National Brain Tumor Society and the Brain Science Foundation Partner to Fund Research for Most Common Brain Tumor Type

Brain tumor nonprofits establish the Meningioma Research Fund to seek a cure and help thousands across the country

Boston, MA, Feb. 19, 2019 (GLOBE NEWSWIRE) -- National Brain Tumor Society (NBTS), a leading nonprofit dedicated to the brain tumor community in the United States, today announced a new partnership with the Brain Science Foundation (BSF). Under terms of the partnership, the organizations have established the Meningioma Research Fund to raise and grant funds specifically for meningioma research poised to identify and advance treatments aimed at dramatically improving survival and quality of life.  

Meningioma is the most common primary brain tumor, accounting for 37 percent of all brain tumor diagnoses and approximately 30,000 new cases every year in the United States. There are fifteen types of meningiomas presenting a wide range of physical, emotional, and occupational challenges - and can ultimately be life-threatening.

“Given the legacy of the Brain Science Foundation and its association with meningioma, and our shared goals with the National Brain Tumor Society to fund research aimed to advance the development of treatments, it quickly became evident that the community of patients, advocates, and healthcare providers could benefit from a formal collaboration between our respective organizations,” says Steven Haley, founder of the Brain Science Foundation. “We believe NBTS’s depth and breadth of assistance, combined with the continuity of the BSF mission on a larger platform will be compelling and welcomed in the community we serve.”

The Meningioma Research Fund creates an opportunity for donors specifically interested in supporting research on this tumor type to join together to scale up the impact of their philanthropy.

“Medical research directed toward meningioma is disproportionately small compared to other brain tumor types,” says David Arons, Chief Executive Officer, National Brain Tumor Society. “Yet, meningiomas can be life-altering and cause lasting deficits to patients, as the only treatment option for many is invasive brain surgery. This partnership with the Brain Science Foundation and the creation of the Meningioma Research Fund will allow us to invest in best-in-class science and accelerate research that is aimed at advancing better treatment options for these patients.”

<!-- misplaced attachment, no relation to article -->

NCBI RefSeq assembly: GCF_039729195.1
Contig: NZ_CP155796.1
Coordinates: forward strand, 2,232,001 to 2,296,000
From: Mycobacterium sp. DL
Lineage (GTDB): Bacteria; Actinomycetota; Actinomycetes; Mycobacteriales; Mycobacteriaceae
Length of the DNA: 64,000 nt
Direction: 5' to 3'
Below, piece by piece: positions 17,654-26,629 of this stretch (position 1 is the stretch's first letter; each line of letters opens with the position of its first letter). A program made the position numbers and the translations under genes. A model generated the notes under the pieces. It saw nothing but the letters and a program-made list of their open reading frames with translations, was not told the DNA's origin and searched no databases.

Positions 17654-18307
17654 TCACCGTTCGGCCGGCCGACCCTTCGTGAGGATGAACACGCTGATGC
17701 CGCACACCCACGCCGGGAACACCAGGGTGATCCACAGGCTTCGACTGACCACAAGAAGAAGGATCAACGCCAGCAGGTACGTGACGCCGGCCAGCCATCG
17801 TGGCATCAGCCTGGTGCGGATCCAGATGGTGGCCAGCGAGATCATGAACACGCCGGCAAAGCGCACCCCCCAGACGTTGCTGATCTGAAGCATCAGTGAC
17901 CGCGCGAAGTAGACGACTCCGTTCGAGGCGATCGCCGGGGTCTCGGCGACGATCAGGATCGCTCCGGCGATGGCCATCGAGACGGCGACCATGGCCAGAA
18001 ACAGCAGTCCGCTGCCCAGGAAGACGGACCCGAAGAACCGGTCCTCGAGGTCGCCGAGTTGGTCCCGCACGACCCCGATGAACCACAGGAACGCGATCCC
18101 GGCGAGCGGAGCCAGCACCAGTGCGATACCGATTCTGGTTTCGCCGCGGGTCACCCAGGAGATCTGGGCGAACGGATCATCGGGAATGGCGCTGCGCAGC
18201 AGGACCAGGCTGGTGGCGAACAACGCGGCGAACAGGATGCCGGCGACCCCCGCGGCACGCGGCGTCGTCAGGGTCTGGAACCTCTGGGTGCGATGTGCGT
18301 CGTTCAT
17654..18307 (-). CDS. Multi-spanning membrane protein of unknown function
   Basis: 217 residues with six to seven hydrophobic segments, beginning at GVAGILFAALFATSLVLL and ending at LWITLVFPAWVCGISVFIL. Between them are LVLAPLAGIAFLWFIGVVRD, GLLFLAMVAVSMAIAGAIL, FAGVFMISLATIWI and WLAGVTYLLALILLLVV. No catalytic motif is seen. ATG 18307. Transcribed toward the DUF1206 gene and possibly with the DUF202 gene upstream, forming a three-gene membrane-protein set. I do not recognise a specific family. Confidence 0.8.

The Brain Science Foundation was established in 2002 and has gone on to fund nearly $1 million annually in support of outstanding physician-scientists in brain tumor research, with a particular focus on meningioma. To date, BSF-funded researchers have impacted lives through a variety of research programs that have included the creation of advanced diagnostic tools, surgical instruments and techniques, post-operative care protocols and therapies that are less invasive but more effective.

About Meningioma

Meningioma is the most common primary brain tumor, accounting for 37.1 percent of all brain tumor diagnoses. It is estimated that 31,990 individuals will be diagnosed with a meningioma in the United States in 2019. Meningioma is most commonly diagnosed in adults, with an average age at diagnosis of 66, and is more common in women than men. African Americans are significantly more likely than Caucasians to develop meningioma. The 10-year relative survival rate for all meningioma patients is 81.5 percent, but only 53.5 percent for those with a malignant meningioma.

About National Brain Tumor Society
National Brain Tumor Society unrelentingly invests in, mobilizes, and unites the brain tumor community to discover a cure, deliver effective treatments, and advocate for patients and care partners. Our vision is to conquer and cure brain tumors. Headquartered in Newton, Massachusetts, our organization raises funds to invest in accelerating brain tumor treatments, prepare the community to navigate their unique brain tumor experience, and convene stakeholders while changing public policy to improve the lives and survival of brain tumor patients. Visit us at


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